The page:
The Supreme Court on Friday commenced hearing on the fourth day in the Ram Janmabhoomi-Babri Masjid title dispute case, with the counsel appearing for one of the Muslim parties, raising objection over the apex court’s decision to hear the appeals on five days in a week rather than three.
Senior advocate Rajeev Dhavan told a bench headed by Chief Justice Ranjan Gogoi that its decision to hear the case five days in a week is “inhuman”.
“We will not be able to assist the court. Hearing cannot be rushed through. It is simply not possible. I will be forced to leave this case. I am being put to torture because of this case,” the counsel said.
“We have heard your grievance and will inform you about it soon,” said Gogoi, on the contentions put forth by Dhavan.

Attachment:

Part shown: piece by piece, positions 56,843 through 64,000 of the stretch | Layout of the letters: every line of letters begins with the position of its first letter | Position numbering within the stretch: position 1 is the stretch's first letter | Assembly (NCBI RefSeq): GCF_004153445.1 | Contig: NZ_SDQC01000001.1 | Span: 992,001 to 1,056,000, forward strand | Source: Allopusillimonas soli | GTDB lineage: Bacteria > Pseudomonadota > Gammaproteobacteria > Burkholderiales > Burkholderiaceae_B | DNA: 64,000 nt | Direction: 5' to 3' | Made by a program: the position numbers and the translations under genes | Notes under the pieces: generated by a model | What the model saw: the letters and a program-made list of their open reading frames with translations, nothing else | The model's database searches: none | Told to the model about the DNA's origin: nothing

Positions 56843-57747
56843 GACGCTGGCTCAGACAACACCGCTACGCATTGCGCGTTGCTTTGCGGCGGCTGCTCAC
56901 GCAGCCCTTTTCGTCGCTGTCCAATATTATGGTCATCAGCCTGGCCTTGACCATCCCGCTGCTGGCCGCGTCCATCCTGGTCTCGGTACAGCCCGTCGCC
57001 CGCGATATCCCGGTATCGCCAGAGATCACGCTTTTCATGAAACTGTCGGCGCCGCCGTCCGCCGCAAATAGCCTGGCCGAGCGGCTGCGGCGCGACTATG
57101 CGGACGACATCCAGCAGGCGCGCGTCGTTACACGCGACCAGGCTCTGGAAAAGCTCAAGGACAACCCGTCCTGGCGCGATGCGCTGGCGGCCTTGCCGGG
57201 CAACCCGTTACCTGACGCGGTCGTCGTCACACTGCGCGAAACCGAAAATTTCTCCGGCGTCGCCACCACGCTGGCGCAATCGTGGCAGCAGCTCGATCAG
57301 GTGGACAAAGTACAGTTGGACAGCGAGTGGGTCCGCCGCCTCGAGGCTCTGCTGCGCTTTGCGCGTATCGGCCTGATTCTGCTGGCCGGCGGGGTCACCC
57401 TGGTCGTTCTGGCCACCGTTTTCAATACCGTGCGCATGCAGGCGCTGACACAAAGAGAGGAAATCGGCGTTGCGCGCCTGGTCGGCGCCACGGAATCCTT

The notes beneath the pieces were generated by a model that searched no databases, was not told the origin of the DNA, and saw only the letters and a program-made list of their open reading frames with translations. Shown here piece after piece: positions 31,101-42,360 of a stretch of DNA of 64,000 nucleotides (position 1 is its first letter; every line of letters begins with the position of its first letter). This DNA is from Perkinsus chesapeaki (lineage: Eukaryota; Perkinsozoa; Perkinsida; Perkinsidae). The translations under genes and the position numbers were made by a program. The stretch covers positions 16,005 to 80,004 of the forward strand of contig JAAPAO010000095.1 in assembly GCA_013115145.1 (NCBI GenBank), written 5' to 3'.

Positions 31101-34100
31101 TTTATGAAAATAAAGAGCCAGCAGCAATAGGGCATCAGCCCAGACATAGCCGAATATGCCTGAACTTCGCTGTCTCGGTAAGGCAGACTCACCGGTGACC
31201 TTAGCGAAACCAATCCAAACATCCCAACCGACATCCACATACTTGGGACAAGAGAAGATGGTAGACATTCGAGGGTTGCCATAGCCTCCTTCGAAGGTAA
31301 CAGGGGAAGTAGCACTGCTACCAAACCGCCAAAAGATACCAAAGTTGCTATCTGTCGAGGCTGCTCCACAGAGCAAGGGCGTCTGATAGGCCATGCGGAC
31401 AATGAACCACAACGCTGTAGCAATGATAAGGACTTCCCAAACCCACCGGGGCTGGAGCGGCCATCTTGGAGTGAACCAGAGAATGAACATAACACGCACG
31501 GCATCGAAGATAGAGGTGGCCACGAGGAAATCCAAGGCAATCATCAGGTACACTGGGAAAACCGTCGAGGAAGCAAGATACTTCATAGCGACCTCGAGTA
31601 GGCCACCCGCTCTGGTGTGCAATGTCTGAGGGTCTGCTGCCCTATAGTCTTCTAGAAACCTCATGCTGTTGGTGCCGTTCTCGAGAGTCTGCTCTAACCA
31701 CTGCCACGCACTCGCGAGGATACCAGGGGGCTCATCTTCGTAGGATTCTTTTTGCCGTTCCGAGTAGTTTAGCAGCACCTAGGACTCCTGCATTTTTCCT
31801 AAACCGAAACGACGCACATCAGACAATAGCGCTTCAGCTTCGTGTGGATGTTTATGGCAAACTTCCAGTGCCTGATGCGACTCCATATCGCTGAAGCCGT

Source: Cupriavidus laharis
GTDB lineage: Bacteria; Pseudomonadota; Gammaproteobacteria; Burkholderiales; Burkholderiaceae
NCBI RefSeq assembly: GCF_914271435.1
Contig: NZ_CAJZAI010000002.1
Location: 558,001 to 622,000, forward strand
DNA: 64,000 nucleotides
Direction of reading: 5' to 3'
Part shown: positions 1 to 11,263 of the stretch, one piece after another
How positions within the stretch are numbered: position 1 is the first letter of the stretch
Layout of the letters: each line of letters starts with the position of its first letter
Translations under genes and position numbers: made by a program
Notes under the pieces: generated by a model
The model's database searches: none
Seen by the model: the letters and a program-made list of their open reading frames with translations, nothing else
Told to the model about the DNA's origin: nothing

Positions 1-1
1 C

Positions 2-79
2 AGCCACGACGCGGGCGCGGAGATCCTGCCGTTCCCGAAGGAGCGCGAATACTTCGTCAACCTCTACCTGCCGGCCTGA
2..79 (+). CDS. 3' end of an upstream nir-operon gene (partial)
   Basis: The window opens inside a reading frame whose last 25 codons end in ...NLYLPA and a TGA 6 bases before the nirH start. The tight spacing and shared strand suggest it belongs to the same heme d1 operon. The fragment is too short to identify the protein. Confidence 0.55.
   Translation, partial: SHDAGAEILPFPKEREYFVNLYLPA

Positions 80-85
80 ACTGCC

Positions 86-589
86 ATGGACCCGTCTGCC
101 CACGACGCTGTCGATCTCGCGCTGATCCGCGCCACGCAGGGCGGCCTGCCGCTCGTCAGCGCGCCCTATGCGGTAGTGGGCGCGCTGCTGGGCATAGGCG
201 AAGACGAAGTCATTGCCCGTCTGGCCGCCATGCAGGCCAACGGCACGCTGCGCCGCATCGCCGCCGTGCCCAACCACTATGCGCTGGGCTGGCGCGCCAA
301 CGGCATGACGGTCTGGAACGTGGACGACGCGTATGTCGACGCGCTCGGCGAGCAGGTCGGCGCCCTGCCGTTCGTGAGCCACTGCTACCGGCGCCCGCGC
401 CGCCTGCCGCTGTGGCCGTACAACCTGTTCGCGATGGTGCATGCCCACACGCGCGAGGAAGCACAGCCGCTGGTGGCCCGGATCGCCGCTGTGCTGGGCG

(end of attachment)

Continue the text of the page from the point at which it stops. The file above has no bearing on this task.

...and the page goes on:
A five-judge constitution bench headed by Chief Justice of India Ranjan Gogoi and including Justices D Y Chandrachud, S A Bobde, Ashok Bhushan and S A Abdul Nazeer, had, on August 8, said that it will hear the Ayodhya title dispute case five days in the week — from Monday to Friday.
It is a deviation from the normal rules as the Constitution bench normally hears the matters only from Tuesday to Thursday. The top court only hears fresh or miscellaneous matters on Monday and Friday.
The apex court is conducting a day-to-day hearing in the Ayodhya title dispute case after the mediation panel had failed to achieve an amicable settlement.
The court is hearing appeals against the September 30, 2010 verdict of the Allahabad High Court in the case.
The high court, in its verdict, had which ordered equal division of the 2.77-acre disputed land in Ayodhya among the Sunni Waqf Board, the Nirmohi Akhara and Ram Lalla.
The 16th-century Babri Masjid was demolished on December 6, 1992.